Lazarus Chakwera’s dinner speech was an attempt at persuasive rhetoric. Chakwera acknowledges that his party is “descending into chaos” and fights to shield off the division in MCP by using the rhetoric of unity.
However, the speech embarrassingly flopped. There are too many statements that simply do not make sense at all. Some of the statements promise dangerous policy direction if Chakwera was left to run government.
At best, it is typical of an embattled politician who refuses to acknowledge development.
Let us look at a few examples sentence by sentence.
Chakwera promises his voters that “Whatever needs fixing in our government, we will do it ourselves.” This sounds like voters will mob Capital Hill, kick out civil servants and get to fix matters themselves. At the same time, under Chakwera, Malawi would break relations with development partners.
Then Chakwera says “We are tired of living in our own country without receiving services funded by our own taxes.” So, Chakwera and his people are not receiving any services funded by Malawian tax payers? Really? This is an insult to Malawians. Taxpayers have funded water supply systems in Chitipa and in Mzimba. Taxpayers bought 58,000 desks for primary and secondary schools and their money is constructing 300 schools and 700 classroom blocks.
Then Chakwera says “We are tired of living in our own country without being able to change our own laws.” Why is Chakwera and his backers not able to change laws? Of course Chakwera is lying to his voters because this man has been leading Opposition MPs in Parliament for four good years. Both Chakwera and the honourable members have participated in changing and making many laws over the last four years. So, what is this man talking about?
Unbelievably, Chakwera tells us “We are tired of living in our own country without being able to build our own homes.” What about the K600 million mansion that Chakwera has just built? In any case, someone should have advised Chakwera that this argument will not resonate with knowledgeable Malawians who understand that the construction industry has picked up at the moment after the economic rebound. Someone needed to tell Chakwera that there are many villages now where you see more malata than grass roofs. Since Mr Chakwera is in Blantyre, he should lift up his eyes and look across a couple of villages in Ntcheu between Salima Turn-Off and past Nsipe to your right. Some villages look like trading centres. This is only but one example in case Chakwera lacks proof that people, including himself, are building their own houses.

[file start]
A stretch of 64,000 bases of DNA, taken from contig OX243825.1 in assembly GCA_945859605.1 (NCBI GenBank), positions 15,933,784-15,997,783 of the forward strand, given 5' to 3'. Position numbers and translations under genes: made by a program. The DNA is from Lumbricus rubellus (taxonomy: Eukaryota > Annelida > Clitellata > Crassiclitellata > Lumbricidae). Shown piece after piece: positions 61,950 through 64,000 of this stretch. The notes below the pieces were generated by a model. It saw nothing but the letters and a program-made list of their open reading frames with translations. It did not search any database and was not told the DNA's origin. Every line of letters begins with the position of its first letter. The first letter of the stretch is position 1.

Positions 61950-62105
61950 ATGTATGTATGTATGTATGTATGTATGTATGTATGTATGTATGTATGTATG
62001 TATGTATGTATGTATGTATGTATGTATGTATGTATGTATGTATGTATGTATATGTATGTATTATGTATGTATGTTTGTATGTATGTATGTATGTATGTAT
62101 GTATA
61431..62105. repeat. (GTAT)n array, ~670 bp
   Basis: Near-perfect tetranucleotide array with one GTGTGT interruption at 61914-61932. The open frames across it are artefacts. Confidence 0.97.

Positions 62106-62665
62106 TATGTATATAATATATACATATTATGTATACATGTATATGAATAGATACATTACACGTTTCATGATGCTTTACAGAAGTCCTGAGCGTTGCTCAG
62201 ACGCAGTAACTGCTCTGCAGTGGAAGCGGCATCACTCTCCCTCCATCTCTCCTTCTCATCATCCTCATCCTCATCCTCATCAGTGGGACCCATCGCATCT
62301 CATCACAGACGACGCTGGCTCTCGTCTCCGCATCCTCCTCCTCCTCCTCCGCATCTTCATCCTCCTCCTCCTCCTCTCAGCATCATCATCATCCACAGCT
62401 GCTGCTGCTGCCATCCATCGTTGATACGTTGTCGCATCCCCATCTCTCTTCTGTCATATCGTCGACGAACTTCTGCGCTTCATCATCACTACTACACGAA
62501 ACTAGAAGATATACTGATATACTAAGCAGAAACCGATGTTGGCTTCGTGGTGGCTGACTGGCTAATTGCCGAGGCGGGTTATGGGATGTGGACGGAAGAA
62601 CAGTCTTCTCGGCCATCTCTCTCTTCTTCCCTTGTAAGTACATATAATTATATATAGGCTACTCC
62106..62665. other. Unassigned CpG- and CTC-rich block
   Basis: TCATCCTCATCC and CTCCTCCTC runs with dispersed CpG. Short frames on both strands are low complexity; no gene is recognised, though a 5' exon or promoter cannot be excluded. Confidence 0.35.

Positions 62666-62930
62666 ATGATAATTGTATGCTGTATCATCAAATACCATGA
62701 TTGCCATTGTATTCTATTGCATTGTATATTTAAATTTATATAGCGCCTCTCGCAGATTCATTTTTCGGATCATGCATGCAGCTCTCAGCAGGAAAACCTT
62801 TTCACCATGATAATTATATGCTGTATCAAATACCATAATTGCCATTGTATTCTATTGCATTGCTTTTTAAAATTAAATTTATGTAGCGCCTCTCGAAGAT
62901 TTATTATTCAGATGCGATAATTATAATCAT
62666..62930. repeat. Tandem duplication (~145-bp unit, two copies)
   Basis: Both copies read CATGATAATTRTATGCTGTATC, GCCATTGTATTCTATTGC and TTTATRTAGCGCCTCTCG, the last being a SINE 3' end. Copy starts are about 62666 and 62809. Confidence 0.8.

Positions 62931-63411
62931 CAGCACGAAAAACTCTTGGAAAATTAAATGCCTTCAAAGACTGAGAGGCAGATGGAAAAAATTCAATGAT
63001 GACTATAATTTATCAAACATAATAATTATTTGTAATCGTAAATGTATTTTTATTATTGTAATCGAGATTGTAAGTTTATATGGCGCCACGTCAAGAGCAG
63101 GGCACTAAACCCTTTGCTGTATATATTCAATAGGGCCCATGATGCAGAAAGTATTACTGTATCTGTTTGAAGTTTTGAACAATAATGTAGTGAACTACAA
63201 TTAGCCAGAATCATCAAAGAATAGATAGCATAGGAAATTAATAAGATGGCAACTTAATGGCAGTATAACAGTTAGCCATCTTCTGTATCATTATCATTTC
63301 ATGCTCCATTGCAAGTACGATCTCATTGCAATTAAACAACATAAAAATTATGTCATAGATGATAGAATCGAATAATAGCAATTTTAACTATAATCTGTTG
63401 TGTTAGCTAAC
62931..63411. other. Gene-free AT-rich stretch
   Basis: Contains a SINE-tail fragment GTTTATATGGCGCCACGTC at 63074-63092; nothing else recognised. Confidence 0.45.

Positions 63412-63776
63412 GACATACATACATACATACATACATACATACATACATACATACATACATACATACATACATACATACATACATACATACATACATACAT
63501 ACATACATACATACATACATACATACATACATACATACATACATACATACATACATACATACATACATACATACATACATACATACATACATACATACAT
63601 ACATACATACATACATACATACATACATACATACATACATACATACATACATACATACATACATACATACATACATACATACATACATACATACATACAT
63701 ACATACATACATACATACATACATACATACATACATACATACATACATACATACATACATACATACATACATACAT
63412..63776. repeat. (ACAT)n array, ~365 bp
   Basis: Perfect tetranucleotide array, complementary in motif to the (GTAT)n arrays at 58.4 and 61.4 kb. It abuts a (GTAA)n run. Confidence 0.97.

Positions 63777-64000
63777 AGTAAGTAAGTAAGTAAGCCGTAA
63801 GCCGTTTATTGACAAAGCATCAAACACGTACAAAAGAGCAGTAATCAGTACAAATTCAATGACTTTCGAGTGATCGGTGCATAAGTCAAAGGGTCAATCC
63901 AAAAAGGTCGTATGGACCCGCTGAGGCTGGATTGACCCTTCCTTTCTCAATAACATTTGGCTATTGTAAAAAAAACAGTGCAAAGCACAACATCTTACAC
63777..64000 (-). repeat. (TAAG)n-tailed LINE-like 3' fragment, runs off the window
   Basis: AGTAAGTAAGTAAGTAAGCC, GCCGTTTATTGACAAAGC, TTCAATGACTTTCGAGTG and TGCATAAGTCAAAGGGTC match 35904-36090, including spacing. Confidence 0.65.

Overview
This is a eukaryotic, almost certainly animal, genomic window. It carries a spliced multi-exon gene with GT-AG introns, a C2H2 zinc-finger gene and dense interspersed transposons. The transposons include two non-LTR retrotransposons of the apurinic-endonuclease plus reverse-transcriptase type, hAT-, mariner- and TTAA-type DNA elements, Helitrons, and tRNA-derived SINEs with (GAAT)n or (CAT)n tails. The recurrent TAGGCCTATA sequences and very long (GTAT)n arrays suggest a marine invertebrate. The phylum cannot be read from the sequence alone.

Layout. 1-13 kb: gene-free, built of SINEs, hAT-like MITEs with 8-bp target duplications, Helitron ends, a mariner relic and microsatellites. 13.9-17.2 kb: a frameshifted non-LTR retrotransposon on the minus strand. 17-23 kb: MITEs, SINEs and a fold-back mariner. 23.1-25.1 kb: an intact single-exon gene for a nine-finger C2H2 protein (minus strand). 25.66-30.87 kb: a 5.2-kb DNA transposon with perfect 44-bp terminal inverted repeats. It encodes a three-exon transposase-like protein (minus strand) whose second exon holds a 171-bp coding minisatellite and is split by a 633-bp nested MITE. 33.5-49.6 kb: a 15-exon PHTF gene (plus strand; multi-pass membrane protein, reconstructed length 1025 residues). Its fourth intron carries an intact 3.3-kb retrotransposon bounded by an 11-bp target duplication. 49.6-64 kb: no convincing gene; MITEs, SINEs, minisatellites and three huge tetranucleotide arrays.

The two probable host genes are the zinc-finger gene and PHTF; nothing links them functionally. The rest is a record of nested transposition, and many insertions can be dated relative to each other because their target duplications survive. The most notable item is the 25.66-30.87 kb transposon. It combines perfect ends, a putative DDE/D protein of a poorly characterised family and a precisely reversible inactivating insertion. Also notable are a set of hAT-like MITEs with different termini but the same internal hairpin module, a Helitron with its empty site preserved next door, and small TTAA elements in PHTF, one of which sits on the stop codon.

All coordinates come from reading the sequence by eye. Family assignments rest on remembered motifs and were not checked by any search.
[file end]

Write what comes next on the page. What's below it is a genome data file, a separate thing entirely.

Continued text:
Then Chakwera says “We are tired of living in our own country without being able to own our own land.” Who owns the land in Malawi? This is a dangerous statement that hints at Robert Mugabe’s land grabbing policy if Chakwera took over Government.
In his dinner speech, Chakwera continues to say “We are tired of living in our own country without being able to drive on paved and tarred roads within our cities.” Is this a joke? Where does Chakwera and his speech writer drive then? Why are they NOT ABLE to drive on the tarmac roads which APM is building in our cities? Was Chakwera delivering this speech under the influence of wine at the dinner or not? Chakwera has not been able to drive on a paved road because since he became MP, he has never been to his constituency where he would have seen a paved road this government is constructing.
Then comes this revealing announcements in the speech. “We cannot afford to be selfish.” Is this an implied public self-confession? Chakwera has been accused of being selfish by his own party. His pastors in the Assemblies of God Church has more than enough to tell about Chakwera the Pastor. There is a pastor in Chilimba who got completely paralysed with stroke after he refused to hand over a donation of money to Reverend Chakwera because the money was for church use and not a gift to the then Chakwera President of the Church. Chakwera tortured this pastor until he suffered stroke with stress. His wife died of high blood pressure. He later married a second wife who also dumped him. This is a living story and there are more cases.
Needless to say the speech is also failed on mechanics of logic.
Chakwera tells “this land will once again stand in the valley of decision.” Some English teacher must tell us: WHAT IS A VALLEY OF DECISION? This sentence simply doesn’t make any sense at all. Or, is this some biblical metaphor Chakwera miscopied from the Holy Bible? But no, that can’t be either.
Further, Chakwera preaches to his audience “We cannot afford to be divided.” Sir, you don’t make any effort to “afford” division. You are either divided as a party or you are not. Everybody knows MCP is divided because of Chakwera’s style of leadership. So, to whom is this message being preached anyway?
Then Chakwera says, “We cannot afford to make unforced errors.” What does the phrase “unforced errors” mean? Do errors have to be forced? What Chakwera is saying is that we must be making forced errors. If an error is forced, it becomes a deliberate error. Does Chakwera really know what he is saying?
Finally, Chakwera tells his congrevation that “There are many forces that want us as a party to descend into chaos.” Yes, everyone knows MCP is descending into chaos because the way Chakwera is managing it. But he wants to blame someone else?
This speech is incoherent, politically misfiring and mechanically flawed. The style of short sentences, the cadence and the rhetorical technique of repetition by echo tries to borrow from the style of Peter Mutharika. There is no problem with being inspired by the State President’s style. But the speech could have advised better. The speech is an embarrassment to any critical reader who can see through Chakwera’s lies and failures.